"Duck your head under the water," the Asian boy instructed.
His manner was starting to get on the Boy's nerves but he obeyed. He came up spluttering--the water was hotter than he'd expected.
Cool fingers probed at his scalp as Wufei rubbed a scented lotion into his hair. "Relax," he said.
After initial awkwardness, the boy found himself lulled into a sense of peace by the heat of the water and the carefulness of Wufei's attentions to him. The fingers working through his hair were through and strangely soothing . . .
The servant came and left food, taking the boy's clothes with him.
"Burn them," Wufei instructed.
The boy was moved to protest but by then the servant had left. "They're my clothes, you know."
"They were lice-infested, and not fit to be worn by anyone."
Sulkily, the boy subsided. "What is going to happen to me?"
For the first time in his careful cleansing of the boy's hair, Wufei paused. "He didn't tell you?"
"He tol' me I'd have a roof over my head, decent clothes an' a full stomach."
Wufei continued his careful ministrations. "What's your name?"
Wufei was silent a while. "You'll be cleaned up, dressed, and introduced to society," he said. "Mr. Merquise wants to make a beauty out of you."
"Society?" Duo began to laugh. "What the hell?"
"Time to rinse," Wufei said sharply and the boy had barely time to register the words before cold water was dumped over his head. Spluttering, he had just enough time to gasp a breath before the process was repeated. "Such language is not seemly."
"Seemly?" Duo echoed as Wufei pulled a lever and the water that had been so clean and sweet and was now a murky brown began to drain. "Am I to be a gentleman?"
"You are to be the plaything of a gentleman," Wufei told him, bundling a towel around Duo and then lying him down on a low tiled bench beside the bath. Two servants had entered and were refilling the bath. "You will amuse him with your conversation and charm, serve him as a glorified housekeeper, entertain the guests at his dinner parties, and please him with your appearance. You may even share his bed." He was rubbing another lotion into Duo's skin, with a brush of what felt like nails.
"Me? Do that?" Duo knew there had to be some mistake. "Yer kidding. Me . . . amuse a gentleman? Who's brilliant idea was that?"
"Mr. Merquise made a wager . . . Lord Septem was of the opinion, which he did not trouble to hide, that the real reason behind Mr. Merquise's failure to acquire a companion was the expense involved in attaining one. Mr. Merquise argued that no great expenditure was necessary, that a streetrat could be transformed into a companion worthy of a lord with the right grooming . . . and here we are."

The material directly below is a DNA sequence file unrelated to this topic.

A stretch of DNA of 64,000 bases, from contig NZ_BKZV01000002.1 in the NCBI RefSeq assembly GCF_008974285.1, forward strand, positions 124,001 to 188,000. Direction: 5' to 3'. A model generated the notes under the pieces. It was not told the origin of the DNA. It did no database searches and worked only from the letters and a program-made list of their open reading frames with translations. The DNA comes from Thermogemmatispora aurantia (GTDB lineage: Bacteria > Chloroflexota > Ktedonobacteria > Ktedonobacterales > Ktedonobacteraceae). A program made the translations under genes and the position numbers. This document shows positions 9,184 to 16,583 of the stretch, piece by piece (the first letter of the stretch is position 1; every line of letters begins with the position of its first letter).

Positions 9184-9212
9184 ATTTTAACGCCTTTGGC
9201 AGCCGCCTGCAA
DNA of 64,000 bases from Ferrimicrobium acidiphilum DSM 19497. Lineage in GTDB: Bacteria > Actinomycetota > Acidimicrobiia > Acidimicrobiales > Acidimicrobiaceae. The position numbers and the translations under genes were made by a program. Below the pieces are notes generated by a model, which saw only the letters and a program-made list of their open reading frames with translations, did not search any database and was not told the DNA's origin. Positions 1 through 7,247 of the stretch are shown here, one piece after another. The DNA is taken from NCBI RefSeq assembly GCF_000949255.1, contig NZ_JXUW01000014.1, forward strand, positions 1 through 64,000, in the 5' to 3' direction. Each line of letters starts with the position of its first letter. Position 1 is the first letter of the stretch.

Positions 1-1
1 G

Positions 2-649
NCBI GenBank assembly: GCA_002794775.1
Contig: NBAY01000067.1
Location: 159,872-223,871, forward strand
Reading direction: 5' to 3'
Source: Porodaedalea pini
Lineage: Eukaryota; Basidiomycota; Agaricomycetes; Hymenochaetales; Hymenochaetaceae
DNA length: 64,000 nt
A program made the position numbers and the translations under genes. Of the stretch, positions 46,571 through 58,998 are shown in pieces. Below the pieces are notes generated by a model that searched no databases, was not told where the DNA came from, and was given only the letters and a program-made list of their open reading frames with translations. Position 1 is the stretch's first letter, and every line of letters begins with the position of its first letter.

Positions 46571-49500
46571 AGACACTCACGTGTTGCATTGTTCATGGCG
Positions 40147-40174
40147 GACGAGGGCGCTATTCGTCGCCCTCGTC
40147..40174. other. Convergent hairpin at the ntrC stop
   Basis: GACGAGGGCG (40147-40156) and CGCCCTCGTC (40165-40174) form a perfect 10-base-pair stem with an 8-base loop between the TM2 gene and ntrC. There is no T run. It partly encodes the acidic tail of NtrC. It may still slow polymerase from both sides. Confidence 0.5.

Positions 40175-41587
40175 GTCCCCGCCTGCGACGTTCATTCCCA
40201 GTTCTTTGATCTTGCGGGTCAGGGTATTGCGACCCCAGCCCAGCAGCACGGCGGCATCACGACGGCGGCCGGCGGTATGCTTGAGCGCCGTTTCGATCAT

"Careful--I need that skin," Duo grumbled as Wufei continued his work. "So what--yer that great pansy's slut?"
There was a discordant clang. One of the servants had dropped the bucket they carried.
Wufei stood. "I think the bath is full enough. Go, I will send for you when we need you again."
Duo half sat as the servants scuttled out. They looked frightened--
"I'll tell you this once," Wufei said, his voice ice. "And once only. What goes on between myself and Lord Kushrenada is between us. If you ever speak of the matter again, you will regret it."
"Ya think I'm scared?" Duo scoffed. "I've never heard of a noble that could take their own blows--but yer not a real noble, are y--"
Wufei seized his arm and twisted it. Duo cried out in pain.
"I could break this if I wanted," the Asian youth said coolly, then released Duo. "I was a warrior once, believe me when I tell you I can hurt you."
Rubbing his arm, Duo decided not to argue.
Wufei tipped the last bucket of hot water into the tub. "That's deep enough. Get in."
They filled the tub twice more before Wufei was satisfied that Duo was clean. The streetrat blushed as Wufei slipped a dressing gown around him.
"Your skin is very fine--very pale under all that dirt. Its almost luminiscent . . . and remarkably free of blemishes . . . perhaps this won't be as hard as I thought," Wufei mused as he pulled another gown loosely around himself. "Well, follow me."
This time as they walked through the house Duo was alert enough to notice the many gilt edged picture frames and crystal vases that decorated the rooms. Any of which would make a nice enough haul for a thief--
There were servants too, who stood and bowed as they approached--but who whispered furiously to each other once they'd continued past.
Wufei stopped finally in a bedchamber relatively free of decoration. "Have a seat," he said ushering Duo towards the bed.
Duo sat gingerly on the bed, and looked at the vanity set laid out on the dressing table--tortoise-shell brush, comb and mirror--worth more money then he'd seen in his life. As Wufei picked up the brush and settled behind him, Duo mentally calculated the value of everything in the room--his eyes fell on a crudely built altar of the sort he'd seen above the door in opium dens and he stared. It had been given center place in the corner beside the window and--
"Ow!" Duo winced, putting a hand to his head. "What are you trying to do, pull my head off?"
"I'm trying to brush your hair," Wufei informed him crisply. "Sit back down again please--"
"Do you have to pull my hair out in the process?"
"Hardly. Sit down and stop whining," Wufei said. "This will take a while."
It took two hours.
Duo had to admit, his respect for Wufei had increased. Throughout the long struggle with Duo's matted locks, he had remained gentle, unravelling by hand those knots that could not be brought out by comb, cutting out those that were beyond repair with a pair of gold edged scissors.
He was rubbing a soft scented ointment into a sleepy Duo's skin when there was a knock at the door.
"The master wishes to know if you have made progress with Mr. Merquises 'find'," a curiously staring servant girl reported. "He and Mr. Merquise are in the salon. They're ready to discuss garments."
"Tell them we'll be with them shortly," Wufei said, standing. He pulled open a wardrobe, displaying a richer array of garments than most dressmakers shops of Duo's knowledge contained.